Via Luftwaffe Flak at Boardgamegeek.com
My buddy Micke and his Japanese college room mate:
“I’m Ken Nakamura. Ken means ‘heresy’!”
“Really? That’s kind of… odd.”
“Yes! It means ‘HERESY’! Rike when you are never sick!”
“Ahaaa, you mean ‘healthy’…”
“Yes! Correct! What does your name mean?”
Image by Joseph Hewitt of Ataraxia Theatre.
Archaeology is a famously ghoulish pursuit whose practitioners are always on the look-out for dead bodies to gloat over. If we can’t find a grave, then at least we’ll try to get hold of animal bones from kitchen middens and sacrificial deposits. I’ve seen desperate Mesolithic researchers cackle with funereal glee over the toe bones of long-dead seals. Osteologists are of course the worst necrophiliacs of the lot. But nobody’s immune. There’s an anecdote going around about my old favourite teacher, where he lifts a pelvis out of a Middle Neolithic grave, licks his lips while turning the charnel thing over in his hands, and exclaims, “Now this was a very beautiful woman!”.
Less well known are the constant zombie encounters that archaeologists have to put up with. It’s not that we excavate a lot of zombies. Soft tissues decay rapidly, and once the main ligaments have dissolved, the zombie can’t really move any more. A de-fleshed zombie doesn’t automatically turn into an animated skeleton: those are mostly superstition. And cremation pretty much puts a dead guy in his place. No, the dead don’t rise much from the kind of sites we usually dig, unless you run into the rare lich king or barrow wight, or work in Egypt. Instead we tend to get a lot of recent zombies shuffling around our working environment.
It starts already at the university. Many lecturers turn into zombies scant years into their tenure, and non-zombies are rare among the adult education students in the night classes. I lost count of the times I had to flee from slavering carrion hordes down the nightmarish Modernist corridors of the South Buildings during my years at the University of Stockholm.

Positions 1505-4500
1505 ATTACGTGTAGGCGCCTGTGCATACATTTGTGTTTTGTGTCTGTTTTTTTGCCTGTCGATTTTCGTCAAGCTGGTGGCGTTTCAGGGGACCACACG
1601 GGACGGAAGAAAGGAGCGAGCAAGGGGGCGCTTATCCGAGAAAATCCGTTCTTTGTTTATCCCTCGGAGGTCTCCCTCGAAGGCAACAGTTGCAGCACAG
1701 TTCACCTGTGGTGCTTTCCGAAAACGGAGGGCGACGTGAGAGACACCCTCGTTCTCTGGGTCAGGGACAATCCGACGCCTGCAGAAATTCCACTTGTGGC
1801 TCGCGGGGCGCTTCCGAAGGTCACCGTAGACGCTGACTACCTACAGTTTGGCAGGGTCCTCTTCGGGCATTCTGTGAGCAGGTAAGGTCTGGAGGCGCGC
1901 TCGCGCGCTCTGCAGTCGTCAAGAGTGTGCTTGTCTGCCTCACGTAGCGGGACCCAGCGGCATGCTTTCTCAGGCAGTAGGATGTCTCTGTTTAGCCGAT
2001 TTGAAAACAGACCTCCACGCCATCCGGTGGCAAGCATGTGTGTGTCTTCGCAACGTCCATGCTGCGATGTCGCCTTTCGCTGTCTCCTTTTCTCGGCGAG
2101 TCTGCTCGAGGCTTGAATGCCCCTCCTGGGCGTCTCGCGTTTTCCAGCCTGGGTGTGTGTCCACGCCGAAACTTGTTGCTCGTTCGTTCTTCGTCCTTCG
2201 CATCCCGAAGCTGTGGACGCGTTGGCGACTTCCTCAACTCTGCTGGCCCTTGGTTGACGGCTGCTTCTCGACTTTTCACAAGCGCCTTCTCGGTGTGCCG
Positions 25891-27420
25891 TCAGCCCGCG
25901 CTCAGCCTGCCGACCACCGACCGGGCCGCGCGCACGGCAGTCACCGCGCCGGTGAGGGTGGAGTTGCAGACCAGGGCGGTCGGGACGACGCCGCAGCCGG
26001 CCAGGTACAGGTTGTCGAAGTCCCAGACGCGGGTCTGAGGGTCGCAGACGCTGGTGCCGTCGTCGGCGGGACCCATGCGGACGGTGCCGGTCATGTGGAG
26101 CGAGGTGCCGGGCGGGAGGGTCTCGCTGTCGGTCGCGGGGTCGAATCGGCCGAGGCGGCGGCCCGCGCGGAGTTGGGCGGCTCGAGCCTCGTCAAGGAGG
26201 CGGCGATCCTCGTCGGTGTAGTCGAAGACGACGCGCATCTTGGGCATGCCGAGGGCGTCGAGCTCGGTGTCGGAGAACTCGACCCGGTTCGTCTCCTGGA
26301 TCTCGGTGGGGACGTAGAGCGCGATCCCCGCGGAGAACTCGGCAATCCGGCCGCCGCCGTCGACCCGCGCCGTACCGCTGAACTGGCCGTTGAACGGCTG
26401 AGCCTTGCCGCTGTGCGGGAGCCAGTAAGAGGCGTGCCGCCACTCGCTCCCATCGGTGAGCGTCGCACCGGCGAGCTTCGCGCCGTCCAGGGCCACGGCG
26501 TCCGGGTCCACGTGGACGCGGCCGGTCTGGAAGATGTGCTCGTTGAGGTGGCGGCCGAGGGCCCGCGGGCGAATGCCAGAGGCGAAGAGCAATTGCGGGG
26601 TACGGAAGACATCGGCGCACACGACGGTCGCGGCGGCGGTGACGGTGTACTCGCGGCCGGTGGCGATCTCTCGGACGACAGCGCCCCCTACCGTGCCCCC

Then you’re on your first training dig, and your co-workers turn out to be zombies. I remember this one excavation at Sanda in Fresta where a group of Samhall special-needs workers were employed for heavier tasks. They may have looked like park-bench drunks, and that confused me at first since I thought they were the main site staff, but soon it was all “Braaains… Braaains… Got a ciiiig’rette, buddy?” It’s simply stressful, what with all the digging implements around. Imagine what a zombie can do with a fyllhammare pointed hoe, right?
So you go on to grad school, and you need access to data and finds from old unpublished excavations. And sure enough: the retired fieldworkers controlling access to the stuff have all turned into zombies. How can you have a rational conversation about site plans and documentation methods with an old guy at a provincial museum when he’s trying to gnaw your arm off? It’s ridiculous.
Actually, museums are really the worst places for this. In the exhibitions, in the offices, and of course in every nook and cranny of the stores: it’s zombies, zombies, zombies. Those damp concrete tunnels beneath the Museum of National Antiquities… I shiver to think of them. At the very least you always have to get past some semi-decomposed colleague with a key card on a lanyard around her excarnated neck, rasping, “Wearrr glovessss when haaandling the fiiiindssss… Raaaahhh…”
As a profession, archaeology is second only to mortician work in popularity. I mean, most jobs don’t involve any handling of dead bodies at all, which means that you’ll have to get your kicks strictly in your free time. But nevertheless, before heading into the archaeology business, I think you should ask yourself, “Do I really want to be chased by zombies at work on a regular basis?”. Consider your alternatives. In the movie industry, for instance, the zombies are just normal people in scary make-up. You can have a cup of tea and a chat with them between takes. And you won’t have to endure the smell. Think about it!
And check out Joseph Hewitt’s open-source multi-platform robot game, GearHead!
In other news, the past three months were the best 2nd quarter for traffic I’ve seen so far as a blogger. Thanks guys!